The Peace of Wild Things

Amy Weingartner Branigin Peninsula Preserve. Photo by Holland Colvin/Blueline

I woke up this morning, turned on NPR on my way to feed my dog and make coffee as usual, and was immediately stricken with news of the mass shooting in Las Vegas. Like all of us, my heart went out to the victims, survivors, and their families. And all the people who have experienced this in the past and continue to be traumatized by history repeating itself.

Whenever something like this happens, I recall a poem by Wendell Berry called “The Peace of Wild Things.” I hope it helps you feel just a bit calmer today:

When despair for the world grows in me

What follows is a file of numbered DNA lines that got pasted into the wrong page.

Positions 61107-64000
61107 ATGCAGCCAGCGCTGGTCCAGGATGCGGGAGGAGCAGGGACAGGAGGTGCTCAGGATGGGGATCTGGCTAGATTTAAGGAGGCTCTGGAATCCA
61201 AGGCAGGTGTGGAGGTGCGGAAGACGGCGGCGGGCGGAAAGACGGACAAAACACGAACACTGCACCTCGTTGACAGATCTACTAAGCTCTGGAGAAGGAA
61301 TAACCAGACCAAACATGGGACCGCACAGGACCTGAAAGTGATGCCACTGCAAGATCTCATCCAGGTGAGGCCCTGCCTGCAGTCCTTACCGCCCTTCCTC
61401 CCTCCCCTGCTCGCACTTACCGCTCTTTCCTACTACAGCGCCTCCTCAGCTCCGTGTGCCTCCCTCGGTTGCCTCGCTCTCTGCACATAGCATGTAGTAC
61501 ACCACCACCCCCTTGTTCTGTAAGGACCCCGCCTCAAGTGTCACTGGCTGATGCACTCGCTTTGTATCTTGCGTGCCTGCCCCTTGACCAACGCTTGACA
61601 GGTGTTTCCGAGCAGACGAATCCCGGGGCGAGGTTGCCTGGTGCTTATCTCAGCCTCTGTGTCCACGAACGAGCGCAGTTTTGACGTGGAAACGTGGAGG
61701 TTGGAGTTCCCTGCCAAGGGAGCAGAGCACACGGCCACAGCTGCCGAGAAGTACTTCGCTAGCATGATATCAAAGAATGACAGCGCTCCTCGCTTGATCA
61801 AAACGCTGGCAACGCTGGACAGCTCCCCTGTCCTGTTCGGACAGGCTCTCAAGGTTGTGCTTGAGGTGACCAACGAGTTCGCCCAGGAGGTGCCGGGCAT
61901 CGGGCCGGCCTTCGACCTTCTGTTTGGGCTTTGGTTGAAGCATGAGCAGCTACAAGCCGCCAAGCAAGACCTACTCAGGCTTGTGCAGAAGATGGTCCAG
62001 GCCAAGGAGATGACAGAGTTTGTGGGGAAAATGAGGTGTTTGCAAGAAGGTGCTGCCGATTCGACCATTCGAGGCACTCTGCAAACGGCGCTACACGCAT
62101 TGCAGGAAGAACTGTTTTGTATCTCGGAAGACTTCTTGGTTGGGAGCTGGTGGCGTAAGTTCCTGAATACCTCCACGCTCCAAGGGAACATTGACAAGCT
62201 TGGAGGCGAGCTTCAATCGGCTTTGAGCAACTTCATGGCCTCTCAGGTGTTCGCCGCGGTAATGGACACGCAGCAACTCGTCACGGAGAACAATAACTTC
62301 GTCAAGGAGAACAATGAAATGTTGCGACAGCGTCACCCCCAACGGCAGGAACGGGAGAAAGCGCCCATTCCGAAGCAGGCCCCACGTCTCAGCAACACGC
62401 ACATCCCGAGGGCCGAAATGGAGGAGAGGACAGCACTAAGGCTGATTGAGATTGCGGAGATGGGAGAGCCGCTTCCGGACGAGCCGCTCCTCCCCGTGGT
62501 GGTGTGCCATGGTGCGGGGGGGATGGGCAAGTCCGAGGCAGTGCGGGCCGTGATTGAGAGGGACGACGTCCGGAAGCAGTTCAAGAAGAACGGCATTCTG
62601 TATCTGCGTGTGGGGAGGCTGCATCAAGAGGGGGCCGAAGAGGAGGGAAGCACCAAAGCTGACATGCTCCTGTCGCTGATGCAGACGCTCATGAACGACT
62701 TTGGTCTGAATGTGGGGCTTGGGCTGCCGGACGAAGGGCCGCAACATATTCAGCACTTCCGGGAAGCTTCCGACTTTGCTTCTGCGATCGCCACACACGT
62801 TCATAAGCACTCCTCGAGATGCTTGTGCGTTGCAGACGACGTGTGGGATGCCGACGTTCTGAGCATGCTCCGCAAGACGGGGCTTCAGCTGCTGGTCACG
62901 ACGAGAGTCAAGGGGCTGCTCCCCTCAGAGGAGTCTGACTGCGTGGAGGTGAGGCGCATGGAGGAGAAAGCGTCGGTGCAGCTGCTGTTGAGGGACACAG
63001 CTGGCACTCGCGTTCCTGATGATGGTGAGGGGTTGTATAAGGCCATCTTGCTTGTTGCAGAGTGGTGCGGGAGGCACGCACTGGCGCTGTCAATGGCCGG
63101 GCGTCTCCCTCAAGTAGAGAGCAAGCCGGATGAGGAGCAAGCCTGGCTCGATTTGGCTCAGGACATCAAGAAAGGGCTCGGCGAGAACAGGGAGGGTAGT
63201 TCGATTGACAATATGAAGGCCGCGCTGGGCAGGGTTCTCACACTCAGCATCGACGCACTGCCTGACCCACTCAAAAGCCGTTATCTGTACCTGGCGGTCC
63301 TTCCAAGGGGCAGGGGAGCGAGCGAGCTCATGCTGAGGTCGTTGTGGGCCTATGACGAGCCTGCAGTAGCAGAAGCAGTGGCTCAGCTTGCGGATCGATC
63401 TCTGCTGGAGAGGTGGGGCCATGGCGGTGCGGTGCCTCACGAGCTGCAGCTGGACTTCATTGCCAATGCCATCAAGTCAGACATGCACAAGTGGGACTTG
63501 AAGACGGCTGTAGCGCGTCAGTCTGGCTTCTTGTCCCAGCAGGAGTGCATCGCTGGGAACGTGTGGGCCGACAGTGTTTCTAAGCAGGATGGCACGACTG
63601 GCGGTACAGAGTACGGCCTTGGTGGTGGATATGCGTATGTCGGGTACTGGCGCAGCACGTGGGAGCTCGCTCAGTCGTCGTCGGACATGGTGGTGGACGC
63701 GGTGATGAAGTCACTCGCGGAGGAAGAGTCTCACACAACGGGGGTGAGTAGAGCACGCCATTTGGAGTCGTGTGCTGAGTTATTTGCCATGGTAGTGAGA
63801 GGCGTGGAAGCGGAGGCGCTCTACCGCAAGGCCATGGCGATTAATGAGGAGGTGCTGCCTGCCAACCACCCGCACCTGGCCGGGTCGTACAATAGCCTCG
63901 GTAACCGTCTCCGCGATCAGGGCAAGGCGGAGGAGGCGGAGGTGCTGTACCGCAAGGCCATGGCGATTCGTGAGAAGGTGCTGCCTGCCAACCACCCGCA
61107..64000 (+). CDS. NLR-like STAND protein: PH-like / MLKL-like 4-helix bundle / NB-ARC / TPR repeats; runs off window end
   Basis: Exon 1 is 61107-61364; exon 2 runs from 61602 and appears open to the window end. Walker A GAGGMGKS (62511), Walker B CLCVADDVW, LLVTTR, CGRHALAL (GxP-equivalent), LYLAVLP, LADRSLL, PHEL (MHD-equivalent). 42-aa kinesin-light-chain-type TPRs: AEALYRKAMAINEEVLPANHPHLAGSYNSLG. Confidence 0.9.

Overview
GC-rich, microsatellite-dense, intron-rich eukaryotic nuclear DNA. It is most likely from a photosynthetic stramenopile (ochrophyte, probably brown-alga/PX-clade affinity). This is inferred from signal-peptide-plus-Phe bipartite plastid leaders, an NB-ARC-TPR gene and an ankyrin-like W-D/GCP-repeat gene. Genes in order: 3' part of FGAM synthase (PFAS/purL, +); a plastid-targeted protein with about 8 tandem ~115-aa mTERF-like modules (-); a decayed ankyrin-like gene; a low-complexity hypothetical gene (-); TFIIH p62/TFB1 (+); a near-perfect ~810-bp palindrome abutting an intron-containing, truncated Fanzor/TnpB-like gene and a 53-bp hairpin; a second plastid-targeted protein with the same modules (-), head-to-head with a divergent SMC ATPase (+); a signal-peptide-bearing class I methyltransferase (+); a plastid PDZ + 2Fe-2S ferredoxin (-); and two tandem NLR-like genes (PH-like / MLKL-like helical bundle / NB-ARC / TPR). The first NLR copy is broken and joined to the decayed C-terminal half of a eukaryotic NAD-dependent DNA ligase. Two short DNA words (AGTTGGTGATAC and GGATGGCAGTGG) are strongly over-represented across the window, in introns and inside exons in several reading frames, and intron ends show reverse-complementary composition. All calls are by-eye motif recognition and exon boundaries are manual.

and I wake in the night at the least sound
in fear of what my life and my children’s lives may be,
I go and lie down where the wood drake
rests in his beauty on the water, and the great heron feeds.
I come into the peace of wild things
who do not tax their lives with forethought
of grief. I come into the presence of still water.
And I feel above me the day-blind stars
waiting with their light. For a time
I rest in the grace of the world, and am free.

I first discovered this text when I performed a setting of it by Bloomington composer Malcolm Dalglish as part of his song cycle, Hymnody of Earth. It’s a beautiful piece that enhances the meaning of the words. Click here to listen to a recording made by Voces Novae, a Bloomington-based choir that I sing with.


– Abby Henkel, Communications Director